EPD's failures are a reflection of government inertia on a wider scale
I wholeheartedly agree with R. E. J. Bunker ('Job No 1 for Leung: replace Yau', April 27) that the name of the Environmental Protection Department is inappropriate.
In Hong Kong the department's primary task should be to improve the environment, as its current state is lamentable. Therefore it should be renamed the Environmental Improvement Department and that should be its main role.
One example of what needs to be done is in the area of recycling which is in a poor state in this city.
I read an article about Taipei in Taiwan. The authorities there have created an infrastructure to facilitate recycling by citizens who have to pay a waste disposal charge.
Consequently, the volume of waste generated has decreased by 60 per cent and recycling has increased 21 times. They have been able to abandon plans to construct two new incinerators.
Former chief executive Tung Chee-hwa made a pledge in his 1999 policy address.
He talked of the establishment of a waste reduction committee and said its target was 'to double the overall rate of municipal waste reduction and recycling' by 2007. He said the SAR had to step up its recycling efforts.
This has not happened. Coming back to the present, I believe Secretary for the Environment Edward Yau Tang-wah should have resigned once he realised that his department had failed to make the environmental improvements that are needed in Hong Kong.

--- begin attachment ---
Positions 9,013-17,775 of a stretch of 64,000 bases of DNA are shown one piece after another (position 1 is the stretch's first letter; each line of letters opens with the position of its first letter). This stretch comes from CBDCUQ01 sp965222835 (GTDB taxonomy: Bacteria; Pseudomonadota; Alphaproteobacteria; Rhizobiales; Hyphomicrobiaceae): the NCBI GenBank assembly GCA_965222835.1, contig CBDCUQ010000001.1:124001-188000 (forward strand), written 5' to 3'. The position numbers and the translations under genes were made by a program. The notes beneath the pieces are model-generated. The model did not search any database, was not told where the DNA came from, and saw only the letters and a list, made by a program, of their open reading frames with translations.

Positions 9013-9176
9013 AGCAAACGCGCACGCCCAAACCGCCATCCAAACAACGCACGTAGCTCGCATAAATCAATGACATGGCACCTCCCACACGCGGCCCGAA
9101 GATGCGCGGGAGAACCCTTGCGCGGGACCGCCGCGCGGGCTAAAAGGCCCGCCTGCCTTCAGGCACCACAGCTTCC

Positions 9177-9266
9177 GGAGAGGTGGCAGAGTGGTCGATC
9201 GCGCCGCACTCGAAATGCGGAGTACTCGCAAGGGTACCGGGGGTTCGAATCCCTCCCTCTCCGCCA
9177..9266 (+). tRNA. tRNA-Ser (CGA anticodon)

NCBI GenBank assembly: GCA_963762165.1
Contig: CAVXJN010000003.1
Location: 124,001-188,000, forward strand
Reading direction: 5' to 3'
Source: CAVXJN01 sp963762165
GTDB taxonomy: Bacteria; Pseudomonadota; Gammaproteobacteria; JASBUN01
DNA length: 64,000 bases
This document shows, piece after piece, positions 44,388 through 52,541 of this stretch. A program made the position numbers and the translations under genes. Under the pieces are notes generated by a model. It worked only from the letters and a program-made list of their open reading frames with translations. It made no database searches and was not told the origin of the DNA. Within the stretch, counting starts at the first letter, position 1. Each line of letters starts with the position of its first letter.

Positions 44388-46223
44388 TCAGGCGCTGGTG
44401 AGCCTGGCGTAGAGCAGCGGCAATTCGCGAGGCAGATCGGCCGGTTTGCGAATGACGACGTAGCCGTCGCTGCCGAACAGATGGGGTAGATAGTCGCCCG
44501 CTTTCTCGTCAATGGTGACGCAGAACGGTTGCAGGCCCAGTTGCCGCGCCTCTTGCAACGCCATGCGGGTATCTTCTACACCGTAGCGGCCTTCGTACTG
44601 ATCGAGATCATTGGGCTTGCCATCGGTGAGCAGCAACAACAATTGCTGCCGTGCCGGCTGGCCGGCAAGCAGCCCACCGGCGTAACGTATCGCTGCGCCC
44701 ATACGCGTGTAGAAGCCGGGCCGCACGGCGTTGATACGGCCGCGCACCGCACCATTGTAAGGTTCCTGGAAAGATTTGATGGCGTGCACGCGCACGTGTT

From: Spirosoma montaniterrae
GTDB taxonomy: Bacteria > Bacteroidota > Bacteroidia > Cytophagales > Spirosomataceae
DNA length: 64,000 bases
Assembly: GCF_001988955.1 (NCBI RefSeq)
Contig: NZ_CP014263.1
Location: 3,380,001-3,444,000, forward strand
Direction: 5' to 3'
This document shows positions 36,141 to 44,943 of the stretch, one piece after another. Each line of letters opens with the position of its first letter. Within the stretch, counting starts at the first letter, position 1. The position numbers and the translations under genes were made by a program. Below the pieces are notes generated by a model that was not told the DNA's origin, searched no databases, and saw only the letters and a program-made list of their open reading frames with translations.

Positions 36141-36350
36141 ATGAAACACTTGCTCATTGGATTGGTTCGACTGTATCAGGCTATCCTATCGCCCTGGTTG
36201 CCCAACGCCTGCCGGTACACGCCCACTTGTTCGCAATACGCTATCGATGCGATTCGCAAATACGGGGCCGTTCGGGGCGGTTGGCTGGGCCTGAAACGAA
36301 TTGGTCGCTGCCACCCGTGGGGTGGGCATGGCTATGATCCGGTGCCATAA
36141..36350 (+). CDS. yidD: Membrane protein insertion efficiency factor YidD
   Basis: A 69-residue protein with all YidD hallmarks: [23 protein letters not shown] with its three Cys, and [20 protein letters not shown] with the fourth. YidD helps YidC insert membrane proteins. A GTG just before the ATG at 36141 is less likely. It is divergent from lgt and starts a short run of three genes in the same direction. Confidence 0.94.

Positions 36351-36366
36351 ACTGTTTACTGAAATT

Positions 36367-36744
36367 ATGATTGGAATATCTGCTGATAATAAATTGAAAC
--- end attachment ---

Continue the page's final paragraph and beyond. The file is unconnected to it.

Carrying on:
Mr Yau has to be criticised for strongly supporting the building of an incinerator, given that it would have exacerbated our pollution problems.
Instead, he should have been vehemently and vociferously opposed to its construction and encouraged all government departments to support waste reduction and recycling activities so that such a facility was not necessary.
However, the department cannot single-handedly solve our environmental problems. The final responsibility must lie with the chief executive, who has failed to pull all interested parties together to take the necessary action.
In 2001, in a veiled criticism of the Hong Kong administration, former premier Zhu Rongji talked of 'discussion without decision, decision without action'. It looks as though chief executive-elect Leung Chun-ying will reorganise government departments, and this move is necessary if Hong Kong is to adapt to the 21st century.
Thomas Gebauer, Discovery Bay